Boks' belief sees them home

Coach White vindicated in Paris as South Africa's unshakable faith and unbreakable defence prove a winning combination in the end
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The Independent Online

The Springboks this morning stand once again at the summit of world rugby. They are there for the second time in 12 years, the stunning, soaring climax to Jake White's extraordinary,four-year rollercoaster ride asnational coach.

The man whom so many back home wanted to sling out on his ear just 12 months ago had more reason than most to savour the sweet taste of success. And the Boks did it with their trademark mixture of physical power and sacrifice, ferocious commitment and belief.

Maybe, just maybe, for once the last of these was the crucial element, more so than even the others, which are the traditionalstruts of the South African game. For belief was essential when England threatened to hammer back at their foes early in the second half. They gave the South Africans a fearful fright when Mark Cueto appeared to have scored in the corner. It looked a try, but the Australian TMO, Stuart Dickinson, took an age before deciding Danie Rossouw's flying challenge had forced Cueto's left foot into touch before he grounded the ball. It was the crucial moment, the decision that turned the final.

This was a final where defence ruled, ambition was stillborn and caution was omnipresent. The Stade de France was packed to the rafters with an animated audience that welcomed crunching collisions with the relish of Roman emperors of old.

The Springboks had to draw the sting from the reigning champions and they did it not in haste but with a steady, inexorable negating of English hopes and ambitions. The South African defence won the game and that was highly appropriate, because this was a final dominated by defence at the end of a tournament that suffered likewise.

For most of the first half, the stadium had been remarkably quiet. Neither side seemed willing to risk much, preferring the safety of an aerial approach.

The kicking was incessant, high, long and low. It was about as entertaining as watching paint dry because so little of it was delivered with real precision. But this is what nerves and the big occasion do to players.

It was not until the 36th minute that we saw the first movement of any real substance or quality.The Springbok youngster Frans Steyn sparked it with an audacious trio of side-steps that opened up the England midfield defence like a tin-opener a can. Butch James, strong, powerful and assured at No 10 for South Africa, took it on into the 22, his second strong foray into such territory in a couple of minutes.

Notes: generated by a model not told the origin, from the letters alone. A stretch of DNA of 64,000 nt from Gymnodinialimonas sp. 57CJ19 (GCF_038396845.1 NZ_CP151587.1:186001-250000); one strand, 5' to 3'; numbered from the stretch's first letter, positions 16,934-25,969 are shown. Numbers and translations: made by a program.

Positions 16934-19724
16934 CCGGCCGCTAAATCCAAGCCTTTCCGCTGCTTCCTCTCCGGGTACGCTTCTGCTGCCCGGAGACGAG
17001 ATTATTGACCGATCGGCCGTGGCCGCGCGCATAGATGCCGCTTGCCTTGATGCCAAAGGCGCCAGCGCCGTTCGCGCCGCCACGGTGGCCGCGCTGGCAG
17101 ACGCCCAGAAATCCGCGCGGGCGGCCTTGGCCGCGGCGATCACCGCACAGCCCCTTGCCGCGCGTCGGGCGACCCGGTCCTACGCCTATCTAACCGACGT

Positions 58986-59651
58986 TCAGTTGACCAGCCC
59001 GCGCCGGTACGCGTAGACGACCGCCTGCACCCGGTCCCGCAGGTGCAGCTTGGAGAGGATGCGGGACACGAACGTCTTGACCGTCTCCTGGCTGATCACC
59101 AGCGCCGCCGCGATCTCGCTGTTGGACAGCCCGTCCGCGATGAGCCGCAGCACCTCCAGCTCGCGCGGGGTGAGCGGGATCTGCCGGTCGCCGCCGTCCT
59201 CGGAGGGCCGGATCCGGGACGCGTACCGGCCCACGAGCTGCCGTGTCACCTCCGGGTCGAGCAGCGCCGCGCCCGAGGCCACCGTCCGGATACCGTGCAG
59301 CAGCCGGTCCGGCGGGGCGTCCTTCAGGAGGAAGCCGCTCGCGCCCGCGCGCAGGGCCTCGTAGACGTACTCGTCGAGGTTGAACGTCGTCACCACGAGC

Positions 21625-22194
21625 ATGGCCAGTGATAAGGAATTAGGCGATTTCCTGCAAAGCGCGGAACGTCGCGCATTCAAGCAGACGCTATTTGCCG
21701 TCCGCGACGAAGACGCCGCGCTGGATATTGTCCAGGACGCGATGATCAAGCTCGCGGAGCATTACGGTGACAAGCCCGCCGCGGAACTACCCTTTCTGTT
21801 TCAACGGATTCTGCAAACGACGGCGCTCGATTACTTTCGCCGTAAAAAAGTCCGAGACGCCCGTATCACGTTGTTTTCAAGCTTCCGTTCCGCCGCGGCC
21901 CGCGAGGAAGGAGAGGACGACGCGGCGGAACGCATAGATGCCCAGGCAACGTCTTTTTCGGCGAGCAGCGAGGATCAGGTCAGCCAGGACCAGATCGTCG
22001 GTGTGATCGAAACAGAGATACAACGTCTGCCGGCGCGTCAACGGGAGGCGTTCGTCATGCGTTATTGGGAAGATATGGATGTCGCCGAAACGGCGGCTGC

When play was switched left, John Smit was eventually stopped a yard short. But a knock-on frustrated the Springboks.

The mundane tactics had clearly bored most of the crowd for the first 40 minutes. England won some possession but only kicked it into the air. They found a strong Springbok defence ready for such tactics, Percy Montgomery and his back three catching with aplomb.

England persisted with the tactic, partly because they have no other real attribute in their game going forward. But they made little headway, and it was always the Springboks who looked the likelier side to make decisive breaks going forward.

The Springboks always knew they would have a hard, long night breaking down a well marshalled England defence, especially around the fringes. But White's team worked hard to find some space.

Juan Smith and Schalk Burger,the latter again conspicuous by his total commitment, worked feverishly. And just before the interval fellow back-rower Rossouw was only stopped a metre short of the England line as he surged forward off a Springbok scrum that twisted cleverly to open up the defence to the Boks' No. 8.

The Springboks tried to open up more often than their opponents. But for the most part they could not quite find the continuity they needed to stretch and then penetrate decisively the solid England defence. So the cagey, cat-and-mouse game went on. England tried to slow it down to their own advantage, the Springboks looked for width and pace on the ball. But once the Boks got out to a nine-point lead in the second half, they closed up shop. Mathew Tait was England's best player by a distance, but in truth the championsjust could not find a way through the immaculately organised Springbok defence.

It was not pretty, in fact it was ugly and mundane for the most part. But winning is all that matters in finals. South Africa have done it, at last.